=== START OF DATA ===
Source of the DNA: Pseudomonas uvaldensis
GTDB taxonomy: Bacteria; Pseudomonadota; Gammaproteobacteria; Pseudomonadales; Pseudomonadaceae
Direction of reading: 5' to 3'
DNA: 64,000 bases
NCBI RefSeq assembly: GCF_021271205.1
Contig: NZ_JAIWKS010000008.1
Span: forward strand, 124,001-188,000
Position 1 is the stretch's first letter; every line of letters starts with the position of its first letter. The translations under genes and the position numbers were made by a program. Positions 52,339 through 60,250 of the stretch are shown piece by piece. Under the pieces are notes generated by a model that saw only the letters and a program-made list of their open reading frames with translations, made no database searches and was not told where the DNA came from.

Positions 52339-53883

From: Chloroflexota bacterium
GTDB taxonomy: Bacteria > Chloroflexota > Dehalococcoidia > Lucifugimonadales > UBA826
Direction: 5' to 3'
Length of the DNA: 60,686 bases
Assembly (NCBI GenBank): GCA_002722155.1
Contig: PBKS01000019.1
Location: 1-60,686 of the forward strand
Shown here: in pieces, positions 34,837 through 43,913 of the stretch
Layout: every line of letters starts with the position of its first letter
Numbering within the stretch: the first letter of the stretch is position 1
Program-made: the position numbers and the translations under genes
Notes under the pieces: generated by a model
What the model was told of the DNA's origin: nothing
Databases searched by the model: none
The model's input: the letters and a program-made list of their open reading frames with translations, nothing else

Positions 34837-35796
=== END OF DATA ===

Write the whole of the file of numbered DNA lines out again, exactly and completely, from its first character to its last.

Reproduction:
Source of the DNA: Pseudomonas uvaldensis
GTDB taxonomy: Bacteria; Pseudomonadota; Gammaproteobacteria; Pseudomonadales; Pseudomonadaceae
Direction of reading: 5' to 3'
DNA: 64,000 bases
NCBI RefSeq assembly: GCF_021271205.1
Contig: NZ_JAIWKS010000008.1
Span: forward strand, 124,001-188,000
Position 1 is the stretch's first letter; every line of letters starts with the position of its first letter. The translations under genes and the position numbers were made by a program. Positions 52,339 through 60,250 of the stretch are shown piece by piece. Under the pieces are notes generated by a model that saw only the letters and a program-made list of their open reading frames with translations, made no database searches and was not told where the DNA came from.

Positions 52339-53883

From: Chloroflexota bacterium
GTDB taxonomy: Bacteria > Chloroflexota > Dehalococcoidia > Lucifugimonadales > UBA826
Direction: 5' to 3'
Length of the DNA: 60,686 bases
Assembly (NCBI GenBank): GCA_002722155.1
Contig: PBKS01000019.1
Location: 1-60,686 of the forward strand
Shown here: in pieces, positions 34,837 through 43,913 of the stretch
Layout: every line of letters starts with the position of its first letter
Numbering within the stretch: the first letter of the stretch is position 1
Program-made: the position numbers and the translations under genes
Notes under the pieces: generated by a model
What the model was told of the DNA's origin: nothing
Databases searched by the model: none
The model's input: the letters and a program-made list of their open reading frames with translations, nothing else

Positions 34837-35796